With Raise the Red Lantern, Chinese director Zhang Yimou has created one of the most beautiful Chinese films, presenting a bold and frightening parable in which women are ruled and governed in a hierarchical society of long-established customs. The film is set in 1920s China during the warlord era, years before the Chinese Civil War. Songlian is a nineteen year old college student whose father recently died leaving the family bankrupt, and her step mother is unwilling to support her. She is forced to drop out of college and ultimately comes to the decision to marry into the wealthy Chen family, becoming the Fourth Mistress of the household. The story takes place within the gray stone and tile walls of the Chen compound, where the Master lives in the central house and each of the four mistresses have a house of her own opening onto a central courtyard. They’re several rules and customs that each concubine must abide by, and every evening when The Master selects which mistress he will be spending the night with, a red lantern is placed outside her home.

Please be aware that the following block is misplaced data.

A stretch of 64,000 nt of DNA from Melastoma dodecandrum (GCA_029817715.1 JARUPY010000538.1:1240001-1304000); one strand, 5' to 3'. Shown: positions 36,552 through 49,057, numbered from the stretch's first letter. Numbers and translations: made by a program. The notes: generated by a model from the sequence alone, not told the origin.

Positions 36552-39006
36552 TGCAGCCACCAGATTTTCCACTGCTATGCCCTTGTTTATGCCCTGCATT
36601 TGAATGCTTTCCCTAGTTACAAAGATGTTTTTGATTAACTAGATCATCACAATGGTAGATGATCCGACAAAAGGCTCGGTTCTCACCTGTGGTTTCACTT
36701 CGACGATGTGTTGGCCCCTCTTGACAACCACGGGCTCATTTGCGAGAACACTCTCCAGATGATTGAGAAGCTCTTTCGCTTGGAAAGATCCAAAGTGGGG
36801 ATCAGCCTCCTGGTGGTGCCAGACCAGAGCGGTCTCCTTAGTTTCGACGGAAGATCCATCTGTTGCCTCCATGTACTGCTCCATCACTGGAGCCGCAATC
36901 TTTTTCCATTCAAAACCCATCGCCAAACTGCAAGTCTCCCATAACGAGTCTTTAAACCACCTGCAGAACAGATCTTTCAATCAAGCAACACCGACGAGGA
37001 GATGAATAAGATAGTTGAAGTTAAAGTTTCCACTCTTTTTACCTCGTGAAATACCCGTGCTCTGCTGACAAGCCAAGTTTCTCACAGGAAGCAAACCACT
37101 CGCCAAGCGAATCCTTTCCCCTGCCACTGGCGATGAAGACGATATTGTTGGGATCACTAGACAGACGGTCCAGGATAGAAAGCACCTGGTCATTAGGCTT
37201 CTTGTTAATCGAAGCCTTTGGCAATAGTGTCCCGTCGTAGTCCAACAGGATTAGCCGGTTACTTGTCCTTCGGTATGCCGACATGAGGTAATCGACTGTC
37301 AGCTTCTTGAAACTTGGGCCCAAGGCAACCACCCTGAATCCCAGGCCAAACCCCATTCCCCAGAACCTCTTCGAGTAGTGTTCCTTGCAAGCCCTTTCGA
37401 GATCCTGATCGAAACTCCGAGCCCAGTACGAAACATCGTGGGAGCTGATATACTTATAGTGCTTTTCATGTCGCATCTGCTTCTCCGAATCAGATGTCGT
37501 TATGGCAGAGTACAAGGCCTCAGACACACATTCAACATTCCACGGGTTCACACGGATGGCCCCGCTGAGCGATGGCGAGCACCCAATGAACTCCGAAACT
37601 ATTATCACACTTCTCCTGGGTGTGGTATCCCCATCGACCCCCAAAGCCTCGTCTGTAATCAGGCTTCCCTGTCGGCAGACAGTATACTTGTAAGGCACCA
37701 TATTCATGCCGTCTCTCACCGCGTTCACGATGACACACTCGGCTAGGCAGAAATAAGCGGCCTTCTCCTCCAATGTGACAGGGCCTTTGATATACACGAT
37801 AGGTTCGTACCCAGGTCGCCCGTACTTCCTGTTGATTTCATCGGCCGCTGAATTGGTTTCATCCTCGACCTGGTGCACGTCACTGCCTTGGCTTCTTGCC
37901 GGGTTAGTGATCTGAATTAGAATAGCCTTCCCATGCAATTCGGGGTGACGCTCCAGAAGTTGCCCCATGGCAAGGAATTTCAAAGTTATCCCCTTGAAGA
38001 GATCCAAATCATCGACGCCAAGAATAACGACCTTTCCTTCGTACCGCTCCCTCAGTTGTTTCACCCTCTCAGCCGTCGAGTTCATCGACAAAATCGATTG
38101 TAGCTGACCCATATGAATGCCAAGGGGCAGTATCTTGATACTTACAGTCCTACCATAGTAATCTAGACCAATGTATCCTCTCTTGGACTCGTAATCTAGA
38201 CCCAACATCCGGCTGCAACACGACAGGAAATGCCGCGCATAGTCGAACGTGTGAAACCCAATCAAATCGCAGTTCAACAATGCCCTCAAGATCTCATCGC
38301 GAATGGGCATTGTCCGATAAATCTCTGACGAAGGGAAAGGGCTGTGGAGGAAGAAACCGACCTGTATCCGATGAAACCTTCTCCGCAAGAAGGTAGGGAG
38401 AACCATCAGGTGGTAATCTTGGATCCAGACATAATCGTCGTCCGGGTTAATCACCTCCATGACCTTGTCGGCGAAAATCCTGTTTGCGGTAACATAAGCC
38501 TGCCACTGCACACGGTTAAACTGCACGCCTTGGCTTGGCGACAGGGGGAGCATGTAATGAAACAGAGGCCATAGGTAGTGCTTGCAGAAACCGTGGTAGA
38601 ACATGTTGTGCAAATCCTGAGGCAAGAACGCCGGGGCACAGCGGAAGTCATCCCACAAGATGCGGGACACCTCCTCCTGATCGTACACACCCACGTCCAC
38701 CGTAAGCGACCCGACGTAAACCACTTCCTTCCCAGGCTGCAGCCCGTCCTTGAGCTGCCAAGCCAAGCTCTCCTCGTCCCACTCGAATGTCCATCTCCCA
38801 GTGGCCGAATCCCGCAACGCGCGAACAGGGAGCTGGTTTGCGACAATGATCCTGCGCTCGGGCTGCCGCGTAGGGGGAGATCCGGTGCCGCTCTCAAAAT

The Master in Raise the Red Lantern is vaguely seen, his character is barely developed or fleshed out and he seems to be purposely made as merely a symbol. A symbol of patriarchal male dominance to govern his wives, less like a loving husband, and more like a property owner. Immediately when entering the compound Songlian is met with much hostility and tension as liaisons are quickly formed, one is not who they originally seem to be, and each mistress competes with one another over The Masters attention and affections. Chinese director Zhang Yimou who was born in 1951 and is a member of the ‘Fifth Generation’ of Chinese filmmakers also began working after the Cultural Revolution dealing with Chinese society in a more open and artistic away than what was permitted at the height of Maoism. Unfortunately not all of the generation's films were approved by Chinese authorities, and Raise the Red Lantern was originally banned in China for a period of time. Raise the Red Lantern is said to be a veiled allegory against authoritarianism and sexual politics, as it explores such themes as the prisons of men, customs and money, and how one prominent young woman had ultimately sold herself to the wills of a man, and whose life is tragically now limited to the four walls of her compound.